How to Read a Book Revised and Updated

Reading Journey

  • Started: 2024-05-28T15:49:26Z
  • Ended: 2024-05-29T19:38:04Z
  • Total Time Read: 3hrs 4mins 34secs
import pandas as pd

df = pd.read_csv(

book_name = """How to Read a Book"""
one_title = one_title_data(df, book_name)
one_title_summary = get_summary_by_day(one_title)
generate_plot(one_title_summary, book_name);
Figure 1: Reading done for How to Read a Book

Thoughts on How to Read a Book Revised and Updated


This was an interesting book to read in a few ways. First was that the ‘revised & updated’ edition was updated in the 1970s from the 1940s book, so it had me wondering how much advice the book gives is now ‘common knowledge’. The other interesting aspect for me (which might be related to my earlier point) is how much of the techniques and strategies described are things I already do! But overall, I think this book was worth reading in that it at least had me thinknig more about how I read & what I want to read.

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I couldn’t help but think about this book in how it fits in with a world 50 years after it was ‘revised’.

It was funny to read in the introduction from the 1970s on how TV & radio are becoming more prevalent and reflecting how much more there is in the modern world.

As I read, I could see snippets of what seems to be presented as a ‘new’ way approach to reading (beyond what is taught in school & university) that have been incorporated in my learning from the (relative) modern age. One big aspect was what I was told as ‘talking to the text’ which was repeated over and over again when going through grade school. But there was other advice that I know has been said to me in the past but I can almost guarantee is rarely followed, such as ‘skimming’ or ‘pre-reading’.

There were some frankly laughable parts that I either felt was obvious or even outdated such as the section on ‘How to Use a Dictionary’. There were also parts that I felt less inclined to follow for myself such as being dilligent in taking notes on a sections to reference later.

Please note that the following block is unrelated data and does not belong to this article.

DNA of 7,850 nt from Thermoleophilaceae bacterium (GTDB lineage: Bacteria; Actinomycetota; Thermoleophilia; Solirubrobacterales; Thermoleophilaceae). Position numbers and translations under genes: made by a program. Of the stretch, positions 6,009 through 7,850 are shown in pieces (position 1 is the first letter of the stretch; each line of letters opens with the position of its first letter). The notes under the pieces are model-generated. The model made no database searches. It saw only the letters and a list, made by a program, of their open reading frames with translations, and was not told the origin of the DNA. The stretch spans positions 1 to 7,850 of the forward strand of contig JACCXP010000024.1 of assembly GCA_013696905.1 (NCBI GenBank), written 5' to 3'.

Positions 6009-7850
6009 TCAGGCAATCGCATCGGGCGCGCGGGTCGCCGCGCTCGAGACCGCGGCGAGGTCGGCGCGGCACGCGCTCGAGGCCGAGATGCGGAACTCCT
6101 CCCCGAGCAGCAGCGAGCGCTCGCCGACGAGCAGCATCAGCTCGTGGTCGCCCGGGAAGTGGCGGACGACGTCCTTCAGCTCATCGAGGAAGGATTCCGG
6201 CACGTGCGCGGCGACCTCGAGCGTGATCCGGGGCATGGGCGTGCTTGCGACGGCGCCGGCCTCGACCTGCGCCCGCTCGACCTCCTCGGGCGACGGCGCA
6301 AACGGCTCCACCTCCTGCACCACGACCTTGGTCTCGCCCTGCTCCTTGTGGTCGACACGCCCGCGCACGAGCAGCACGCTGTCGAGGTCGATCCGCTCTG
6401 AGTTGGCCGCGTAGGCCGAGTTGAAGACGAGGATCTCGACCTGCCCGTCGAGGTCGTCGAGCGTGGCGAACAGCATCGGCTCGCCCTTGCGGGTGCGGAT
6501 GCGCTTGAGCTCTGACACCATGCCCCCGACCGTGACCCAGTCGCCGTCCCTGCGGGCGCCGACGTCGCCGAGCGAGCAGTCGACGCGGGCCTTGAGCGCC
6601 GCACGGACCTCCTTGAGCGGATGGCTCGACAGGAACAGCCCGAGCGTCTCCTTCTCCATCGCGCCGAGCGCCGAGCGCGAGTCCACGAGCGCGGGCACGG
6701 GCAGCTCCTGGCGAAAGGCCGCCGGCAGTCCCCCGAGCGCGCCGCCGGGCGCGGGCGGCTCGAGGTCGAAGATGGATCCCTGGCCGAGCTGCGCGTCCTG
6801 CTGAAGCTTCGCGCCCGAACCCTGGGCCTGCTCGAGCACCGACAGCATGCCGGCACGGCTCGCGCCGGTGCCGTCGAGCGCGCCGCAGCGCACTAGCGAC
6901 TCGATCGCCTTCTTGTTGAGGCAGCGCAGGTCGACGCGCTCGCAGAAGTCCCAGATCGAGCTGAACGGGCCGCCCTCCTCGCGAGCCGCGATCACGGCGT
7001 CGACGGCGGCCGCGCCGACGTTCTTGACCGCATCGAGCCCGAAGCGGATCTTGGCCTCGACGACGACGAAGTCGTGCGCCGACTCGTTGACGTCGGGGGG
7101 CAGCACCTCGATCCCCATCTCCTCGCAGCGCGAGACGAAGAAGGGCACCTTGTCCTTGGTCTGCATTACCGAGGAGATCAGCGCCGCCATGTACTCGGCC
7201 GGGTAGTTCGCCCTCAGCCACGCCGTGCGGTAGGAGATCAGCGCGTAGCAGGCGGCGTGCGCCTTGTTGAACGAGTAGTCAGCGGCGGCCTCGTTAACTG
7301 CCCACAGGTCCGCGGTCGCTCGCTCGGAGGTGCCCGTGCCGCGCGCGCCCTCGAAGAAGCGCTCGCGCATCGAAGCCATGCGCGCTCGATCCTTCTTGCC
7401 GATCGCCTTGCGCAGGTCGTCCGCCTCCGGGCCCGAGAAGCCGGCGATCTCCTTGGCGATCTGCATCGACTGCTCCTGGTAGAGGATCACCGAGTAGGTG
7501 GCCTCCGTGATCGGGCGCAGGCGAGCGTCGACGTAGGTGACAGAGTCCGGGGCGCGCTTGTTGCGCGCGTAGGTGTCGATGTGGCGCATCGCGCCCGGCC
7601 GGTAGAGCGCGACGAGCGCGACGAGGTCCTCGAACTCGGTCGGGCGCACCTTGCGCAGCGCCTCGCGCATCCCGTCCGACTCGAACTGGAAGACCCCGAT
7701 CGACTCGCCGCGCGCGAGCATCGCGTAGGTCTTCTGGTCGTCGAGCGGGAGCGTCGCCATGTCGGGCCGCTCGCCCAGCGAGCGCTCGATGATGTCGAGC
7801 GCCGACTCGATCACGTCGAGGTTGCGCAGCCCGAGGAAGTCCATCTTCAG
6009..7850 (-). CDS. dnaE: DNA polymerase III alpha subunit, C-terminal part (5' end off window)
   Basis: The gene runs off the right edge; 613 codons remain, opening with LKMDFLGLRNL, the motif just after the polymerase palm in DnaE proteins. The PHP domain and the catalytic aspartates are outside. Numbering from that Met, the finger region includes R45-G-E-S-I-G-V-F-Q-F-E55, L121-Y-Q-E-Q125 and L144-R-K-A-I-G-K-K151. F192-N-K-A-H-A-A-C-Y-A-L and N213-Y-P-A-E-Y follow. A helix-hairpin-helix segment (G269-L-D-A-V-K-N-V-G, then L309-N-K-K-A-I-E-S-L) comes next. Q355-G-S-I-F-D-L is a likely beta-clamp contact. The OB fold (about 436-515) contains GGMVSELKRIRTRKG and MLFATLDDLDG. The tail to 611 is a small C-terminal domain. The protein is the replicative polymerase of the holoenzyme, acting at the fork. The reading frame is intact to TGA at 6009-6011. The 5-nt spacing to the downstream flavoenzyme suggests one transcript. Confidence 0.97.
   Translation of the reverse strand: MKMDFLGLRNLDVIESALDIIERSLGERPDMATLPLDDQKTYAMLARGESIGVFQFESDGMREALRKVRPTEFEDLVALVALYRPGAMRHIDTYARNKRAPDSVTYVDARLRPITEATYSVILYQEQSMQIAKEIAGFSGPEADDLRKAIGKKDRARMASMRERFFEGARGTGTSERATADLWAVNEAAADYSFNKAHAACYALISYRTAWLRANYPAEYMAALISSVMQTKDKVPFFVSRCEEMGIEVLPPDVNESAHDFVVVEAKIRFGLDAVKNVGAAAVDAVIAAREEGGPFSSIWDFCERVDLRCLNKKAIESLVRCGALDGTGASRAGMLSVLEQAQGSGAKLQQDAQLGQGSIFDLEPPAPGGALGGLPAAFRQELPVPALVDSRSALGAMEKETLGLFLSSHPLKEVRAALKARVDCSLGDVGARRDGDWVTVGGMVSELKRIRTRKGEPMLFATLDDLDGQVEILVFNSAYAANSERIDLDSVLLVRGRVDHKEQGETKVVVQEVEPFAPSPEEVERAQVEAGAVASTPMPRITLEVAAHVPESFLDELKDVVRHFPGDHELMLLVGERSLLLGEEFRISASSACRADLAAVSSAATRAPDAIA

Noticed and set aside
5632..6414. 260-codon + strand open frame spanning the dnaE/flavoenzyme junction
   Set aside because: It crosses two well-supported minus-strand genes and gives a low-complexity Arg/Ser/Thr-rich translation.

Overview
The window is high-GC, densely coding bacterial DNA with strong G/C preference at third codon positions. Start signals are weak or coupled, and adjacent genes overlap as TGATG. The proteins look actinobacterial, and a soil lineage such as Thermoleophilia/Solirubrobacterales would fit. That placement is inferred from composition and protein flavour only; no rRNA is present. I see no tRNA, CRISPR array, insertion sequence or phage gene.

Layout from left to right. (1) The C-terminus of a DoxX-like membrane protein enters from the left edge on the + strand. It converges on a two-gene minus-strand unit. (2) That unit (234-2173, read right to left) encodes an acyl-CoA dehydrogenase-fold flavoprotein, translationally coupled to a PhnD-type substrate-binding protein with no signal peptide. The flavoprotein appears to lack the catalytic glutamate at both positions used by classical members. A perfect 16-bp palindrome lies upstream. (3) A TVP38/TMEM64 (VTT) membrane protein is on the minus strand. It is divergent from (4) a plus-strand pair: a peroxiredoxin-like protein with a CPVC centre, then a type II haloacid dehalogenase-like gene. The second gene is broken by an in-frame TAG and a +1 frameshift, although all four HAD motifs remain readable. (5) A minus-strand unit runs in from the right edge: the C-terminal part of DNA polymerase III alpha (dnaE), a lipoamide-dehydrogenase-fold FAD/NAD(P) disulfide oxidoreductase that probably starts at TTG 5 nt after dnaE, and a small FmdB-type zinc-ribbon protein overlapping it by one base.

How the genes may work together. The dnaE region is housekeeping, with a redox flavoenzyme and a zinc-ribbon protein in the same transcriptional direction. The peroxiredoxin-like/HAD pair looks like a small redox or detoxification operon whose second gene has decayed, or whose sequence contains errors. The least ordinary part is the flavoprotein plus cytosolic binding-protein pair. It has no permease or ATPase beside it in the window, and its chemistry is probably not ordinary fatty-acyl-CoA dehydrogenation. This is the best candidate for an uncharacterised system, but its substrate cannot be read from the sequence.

A lot of the techniques described really fits well with trying to use books as research towards an overarching goal.

The steps detailed basically can be summarized to be:

  1. Elementary Reading: Basically reading for understanding
  2. Inspectional Reading: Skimming & pre-reading to determine what the book is about (and if it’s worth reading for your ‘goal’)
  3. Analytical Reading: Understanding the book as a whole and the arguments it presents and how convinced you are of them
  4. Syntopical Reading: Taking in multiple references to broaden & deepen knowledge in the area

There was a lot that I discovered I already do such as varying my speed while reading a book to focus on the ‘important’/‘relevant’ parts. I actually think some of the techniques could be revised to something like ‘How to Watch a Video’.

I don’t feel like this was a ‘mind-blowing’ read, but at least for me it has me reflecting on how I want to approach future reading. In the past, I’ve grouped books to read together based on subject and even read some simulataneously. This ‘How to Read a Book’ has me thinking about maybe trying out doing almost a ‘research’ read. One thing that comes to mind is maybe trying to read philosophy as if it was part of a class. (I always wanted to do more humanities like that while at university but never found the time.)

‘How to Read a Book’ can be refreshing in just having you reflect what you want to get out of your reading.